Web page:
Just because temperatures are starting to dip and snow is falling on your favorite trails, that doesn’t mean you have to put your Jeep in hibernation for the winter. Off-roading in the snow can be an incredibly enjoyable experience for those who are up for the challenge. If you’re planning to tackle powder-covered surfaces and embrace the many trials of low-traction trails, check out these top tips for off-roading in the snow.
Air Down Your Tires
Airing down your tires is an effective way to increase the amount of traction and displacement your vehicle has on slippery, icy surfaces. By reducing the amount of air in your tires, more surface area of the tire will touch the ground. As a result, you will experience a higher level of traction and displacement, which will make it easier to stay on top of the snow rather than spinning your tires and digging yourself into a hole.
If you choose to air down your tires before hitting the trails, make sure to bring a tire gauge and a portable tire inflator with you so you can fill them back up before driving back on paved roads.
Invest in a Set of Snow Tires
While airing down your tires can help improve traction, investing in a set of snow tires is perhaps the best way to avoid skidding and sliding on icy trails. Snow tires are specifically designed with deep treads that have larger gaps to optimize traction when driving on snow and ice.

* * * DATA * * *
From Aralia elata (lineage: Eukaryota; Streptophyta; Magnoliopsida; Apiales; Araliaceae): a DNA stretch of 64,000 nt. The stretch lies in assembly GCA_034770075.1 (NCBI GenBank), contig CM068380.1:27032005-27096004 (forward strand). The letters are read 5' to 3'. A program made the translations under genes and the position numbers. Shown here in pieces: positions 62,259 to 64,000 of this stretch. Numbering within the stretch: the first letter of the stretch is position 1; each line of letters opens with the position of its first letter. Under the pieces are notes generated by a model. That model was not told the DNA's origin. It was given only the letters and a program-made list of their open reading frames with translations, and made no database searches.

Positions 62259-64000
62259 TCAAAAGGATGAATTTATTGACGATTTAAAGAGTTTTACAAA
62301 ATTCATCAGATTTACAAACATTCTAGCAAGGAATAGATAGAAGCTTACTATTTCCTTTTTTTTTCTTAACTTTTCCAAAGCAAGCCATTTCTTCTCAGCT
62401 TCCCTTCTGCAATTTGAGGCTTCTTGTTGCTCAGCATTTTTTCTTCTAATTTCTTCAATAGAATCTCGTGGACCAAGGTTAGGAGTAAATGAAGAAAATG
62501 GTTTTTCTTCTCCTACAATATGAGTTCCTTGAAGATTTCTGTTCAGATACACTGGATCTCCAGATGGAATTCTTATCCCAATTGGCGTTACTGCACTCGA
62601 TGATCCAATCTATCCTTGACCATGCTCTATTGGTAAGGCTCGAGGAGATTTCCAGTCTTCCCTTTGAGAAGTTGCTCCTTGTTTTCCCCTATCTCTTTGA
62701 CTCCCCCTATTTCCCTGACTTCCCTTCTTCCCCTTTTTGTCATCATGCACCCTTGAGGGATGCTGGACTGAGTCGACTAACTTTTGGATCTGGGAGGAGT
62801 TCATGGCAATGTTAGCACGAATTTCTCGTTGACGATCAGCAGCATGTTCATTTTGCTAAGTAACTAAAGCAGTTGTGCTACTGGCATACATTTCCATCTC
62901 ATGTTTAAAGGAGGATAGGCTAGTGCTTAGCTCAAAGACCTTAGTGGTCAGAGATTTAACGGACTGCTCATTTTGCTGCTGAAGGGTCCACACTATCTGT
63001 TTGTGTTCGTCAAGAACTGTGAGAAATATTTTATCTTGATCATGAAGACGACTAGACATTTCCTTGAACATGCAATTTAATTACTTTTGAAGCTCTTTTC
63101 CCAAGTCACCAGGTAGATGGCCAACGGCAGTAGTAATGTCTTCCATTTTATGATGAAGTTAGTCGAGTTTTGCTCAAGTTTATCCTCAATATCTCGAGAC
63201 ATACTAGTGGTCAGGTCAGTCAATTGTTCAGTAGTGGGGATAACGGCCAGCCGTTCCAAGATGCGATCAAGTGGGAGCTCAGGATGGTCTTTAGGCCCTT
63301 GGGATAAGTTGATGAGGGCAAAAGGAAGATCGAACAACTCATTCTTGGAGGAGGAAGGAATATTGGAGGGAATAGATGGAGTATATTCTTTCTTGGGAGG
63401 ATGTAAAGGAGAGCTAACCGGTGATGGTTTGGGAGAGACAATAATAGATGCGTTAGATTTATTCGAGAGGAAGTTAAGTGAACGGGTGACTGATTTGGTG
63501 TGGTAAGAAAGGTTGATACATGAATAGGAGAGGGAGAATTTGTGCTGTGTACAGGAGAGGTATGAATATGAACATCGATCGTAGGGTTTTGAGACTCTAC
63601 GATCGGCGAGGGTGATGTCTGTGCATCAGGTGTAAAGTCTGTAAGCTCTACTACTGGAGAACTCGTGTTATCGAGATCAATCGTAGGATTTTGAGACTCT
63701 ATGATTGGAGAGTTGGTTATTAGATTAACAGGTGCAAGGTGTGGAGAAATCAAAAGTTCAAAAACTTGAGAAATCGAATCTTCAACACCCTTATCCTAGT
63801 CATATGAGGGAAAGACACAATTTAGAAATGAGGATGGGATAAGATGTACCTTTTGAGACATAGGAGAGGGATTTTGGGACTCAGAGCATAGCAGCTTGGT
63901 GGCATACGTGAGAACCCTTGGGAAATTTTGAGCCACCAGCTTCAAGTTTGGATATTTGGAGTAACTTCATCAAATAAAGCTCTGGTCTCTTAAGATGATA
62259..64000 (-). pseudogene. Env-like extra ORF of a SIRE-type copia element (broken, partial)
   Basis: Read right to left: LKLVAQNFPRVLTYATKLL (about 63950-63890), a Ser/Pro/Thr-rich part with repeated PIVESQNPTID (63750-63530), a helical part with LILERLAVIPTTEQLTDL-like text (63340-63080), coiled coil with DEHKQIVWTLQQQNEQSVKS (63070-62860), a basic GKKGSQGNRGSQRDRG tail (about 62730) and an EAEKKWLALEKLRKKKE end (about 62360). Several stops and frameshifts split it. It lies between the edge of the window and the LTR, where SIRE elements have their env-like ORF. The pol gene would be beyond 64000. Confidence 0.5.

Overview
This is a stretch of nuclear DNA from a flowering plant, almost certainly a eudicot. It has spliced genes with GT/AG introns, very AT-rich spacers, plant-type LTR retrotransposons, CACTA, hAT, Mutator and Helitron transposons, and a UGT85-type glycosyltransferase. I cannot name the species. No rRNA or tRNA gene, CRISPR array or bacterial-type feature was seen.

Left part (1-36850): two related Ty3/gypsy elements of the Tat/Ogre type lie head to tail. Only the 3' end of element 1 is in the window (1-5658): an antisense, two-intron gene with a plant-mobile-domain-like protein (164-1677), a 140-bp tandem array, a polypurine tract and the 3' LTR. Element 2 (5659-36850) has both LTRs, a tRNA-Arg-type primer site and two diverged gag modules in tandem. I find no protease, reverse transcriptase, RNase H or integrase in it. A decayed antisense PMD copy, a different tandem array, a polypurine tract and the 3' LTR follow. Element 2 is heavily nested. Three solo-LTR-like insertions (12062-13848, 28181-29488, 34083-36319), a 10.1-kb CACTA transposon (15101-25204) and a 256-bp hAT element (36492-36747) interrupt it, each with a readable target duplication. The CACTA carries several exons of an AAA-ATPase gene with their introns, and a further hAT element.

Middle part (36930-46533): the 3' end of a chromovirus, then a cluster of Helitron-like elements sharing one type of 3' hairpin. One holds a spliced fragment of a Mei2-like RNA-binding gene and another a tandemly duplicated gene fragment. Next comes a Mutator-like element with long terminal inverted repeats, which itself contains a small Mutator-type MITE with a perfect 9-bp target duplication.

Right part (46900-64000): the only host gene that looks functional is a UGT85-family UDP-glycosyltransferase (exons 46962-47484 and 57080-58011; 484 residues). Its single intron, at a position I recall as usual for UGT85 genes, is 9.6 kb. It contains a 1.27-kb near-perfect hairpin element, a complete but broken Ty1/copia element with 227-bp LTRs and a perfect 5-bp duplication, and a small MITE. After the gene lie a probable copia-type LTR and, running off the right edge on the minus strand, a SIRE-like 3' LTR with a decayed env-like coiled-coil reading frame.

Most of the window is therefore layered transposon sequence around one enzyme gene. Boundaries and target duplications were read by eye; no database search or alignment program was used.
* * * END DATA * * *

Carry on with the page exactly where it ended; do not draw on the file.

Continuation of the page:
In addition, they are also made with specialized rubber that remains soft and pliable in extremely low temperatures, rather than becoming extremely hard. Depending on the set you get, some snow tires even have protruding metal or ceramic studs for optimal grip.
Know What You’re Up Against
When off-roading in the winter, it is important to know what you’re up against. In other words, you must learn how to identify different types of snow. Not all snow is the same, and traversing different snow consistencies will require different driving tactics.
For example, there is soft snow that has been sitting in the sun, and there is hard, icy snow located in the shadows or on north-facing slopes. Trying to stay on top of soft and dry snow is often much harder than driving over snow that is wet and heavy. As such, you should familiarize yourself with the different consistencies of snow and plan your course accordingly before embarking down a snow-covered trail.
Reduce Weight as Much as Possible
Another top tip for off-roading in the snow is to reduce the weight of your vehicle as much as possible. The lighter your Jeep is, the easier it will be to stay on top of the snow and avoid sinking into the soft surface.
One way to do so is by removing your vehicle’s hardtop and doors, weather permitting. Using a Top Lift Pro Jeep wrangler door removal or hardtop removal tool makes it easy to take off your Jeep’s hardtop and doors all on your own and decrease the weight of your vehicle by a few hundred pounds.
That said, you should never remove any essential equipment such as recovery gear or emergency supplies in an attempt to reduce the weight of your Jeep.